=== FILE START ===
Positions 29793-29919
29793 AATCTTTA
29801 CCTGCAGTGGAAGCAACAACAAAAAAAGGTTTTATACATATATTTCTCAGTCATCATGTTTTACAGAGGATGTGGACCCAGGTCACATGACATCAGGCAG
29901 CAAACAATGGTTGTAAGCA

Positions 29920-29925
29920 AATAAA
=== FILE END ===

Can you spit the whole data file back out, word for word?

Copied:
Positions 29793-29919
29793 AATCTTTA
29801 CCTGCAGTGGAAGCAACAACAAAAAAAGGTTTTATACATATATTTCTCAGTCATCATGTTTTACAGAGGATGTGGACCCAGGTCACATGACATCAGGCAG
29901 CAAACAATGGTTGTAAGCA

Positions 29920-29925
29920 AATAAA